A Cook Islands boy growing his hair for cultural reasons was told to cut it or he would be unenrolled by his private Brisbane school, a tribunal has been told.
A five-year-old Cook Islands boy growing his hair for cultural reasons could be expelled from a private Christian school in Brisbane for breaking its uniform rules.
Cyrus Taniela was told by the Australian Christian College Moreton, near Brisbane, in February to abide by school policy, which requires boys' hair to be neat, tidy and not hanging over their faces.
His mother, Wendy, took the matter to the Queensland Civil and Administrative Tribunal, saying her son's hair was being grown ahead of a traditional haircutting ceremony.
The hearing, which started on Monday, is expected to focus on whether the school breached Australia's anti-discrimination laws and if it is lawful to exclude Cyrus if he does not cut his hair.
"The nub of it is will he be unenrolled if he does not cut his hair," the family's lawyer Chris McGrath said.
The tribunal has been told it is Cook Islands custom for the eldest son of a family not to have his hair cut before he comes of age.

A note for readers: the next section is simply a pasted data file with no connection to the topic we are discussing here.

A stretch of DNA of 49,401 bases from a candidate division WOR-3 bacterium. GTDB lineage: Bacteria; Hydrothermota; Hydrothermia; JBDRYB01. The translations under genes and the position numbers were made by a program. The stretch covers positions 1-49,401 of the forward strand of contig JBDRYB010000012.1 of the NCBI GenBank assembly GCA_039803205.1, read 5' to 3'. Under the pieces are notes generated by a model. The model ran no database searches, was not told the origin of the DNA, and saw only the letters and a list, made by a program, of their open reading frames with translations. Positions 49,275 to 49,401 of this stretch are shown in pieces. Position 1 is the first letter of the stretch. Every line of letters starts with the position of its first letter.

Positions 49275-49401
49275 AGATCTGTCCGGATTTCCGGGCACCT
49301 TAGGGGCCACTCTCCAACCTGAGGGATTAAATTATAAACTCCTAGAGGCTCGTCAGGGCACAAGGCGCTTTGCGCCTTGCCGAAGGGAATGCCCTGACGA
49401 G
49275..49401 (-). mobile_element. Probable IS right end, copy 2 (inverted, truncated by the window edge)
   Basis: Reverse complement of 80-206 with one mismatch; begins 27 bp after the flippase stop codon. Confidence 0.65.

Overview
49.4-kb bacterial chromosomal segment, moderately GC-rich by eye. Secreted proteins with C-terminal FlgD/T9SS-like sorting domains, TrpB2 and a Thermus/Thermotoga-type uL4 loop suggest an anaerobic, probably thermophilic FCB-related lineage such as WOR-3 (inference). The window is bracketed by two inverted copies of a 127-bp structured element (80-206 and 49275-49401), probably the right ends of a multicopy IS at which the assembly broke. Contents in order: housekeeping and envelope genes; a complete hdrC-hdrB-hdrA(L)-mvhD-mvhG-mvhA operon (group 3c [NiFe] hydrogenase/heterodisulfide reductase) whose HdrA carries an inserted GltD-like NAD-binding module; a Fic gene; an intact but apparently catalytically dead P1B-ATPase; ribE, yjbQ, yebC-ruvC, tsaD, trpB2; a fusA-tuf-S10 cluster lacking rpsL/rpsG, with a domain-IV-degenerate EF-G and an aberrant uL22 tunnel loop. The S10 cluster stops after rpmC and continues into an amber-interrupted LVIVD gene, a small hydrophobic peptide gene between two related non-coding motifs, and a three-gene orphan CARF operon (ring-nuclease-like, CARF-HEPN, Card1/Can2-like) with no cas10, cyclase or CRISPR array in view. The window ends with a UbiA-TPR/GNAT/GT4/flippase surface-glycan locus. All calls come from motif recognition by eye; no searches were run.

Cook Islands elder Nga Toka says such ceremonies are usually prayer-filled events with lots of singing and dancing.
The child's hair is tied with ribbons and the community is called on by a pastor administering blessings to help cut it, she said.
The Taniela family has decided this will happen on Cyrus's seventh birthday, in about 14 months.
Cyrus was initially sent to school with his hair in a bun but the Taniela family was told this was also against the school's rules.
Ms Taniela then sent him to class with his hair in a braid but the school also objected to this, the court heard.
Despite this, the school has agreed to allow Cyrus to continue attending pending a decision by the tribunal.
The school's lawyer, Christopher Murdoch, has asked Ms Taniela why her family had not brought the ceremony forward.
"When it comes to this kind of ceremony it is almost like organising a wedding," she said.
She said aunties needed time to sew a traditional blanket, which takes longer than 12 months to complete.
Mr Murdoch also asked how many haircutting ceremonies she had attended or blankets Ms Taniela had sewn, implying the traditions were not commonplace.
Ms Taniela told him none, as she is Samoan and this is a Cook Islands tradition based on Cyrus's father's family's beliefs.
Questions were also asked about why Ms Taniela and her husband, Jason, had not read the school's uniform policy thoroughly before sending Cyrus to the school, where his sister was already enrolled.
"Like any parent always rushing ... I signed the form and sent it through so we could get him onto the campus," Ms Taniela said.
The tribunal has heard Cyrus's haircutting ceremony was initially planned to be an intimate affair with only 50 to 100 immediate family members attending.
But the school's actions and resulting media attention now meant many more people wanted to attend and it would take longer to organise.
The tribunal is expected to make a decision before semester two begins in July.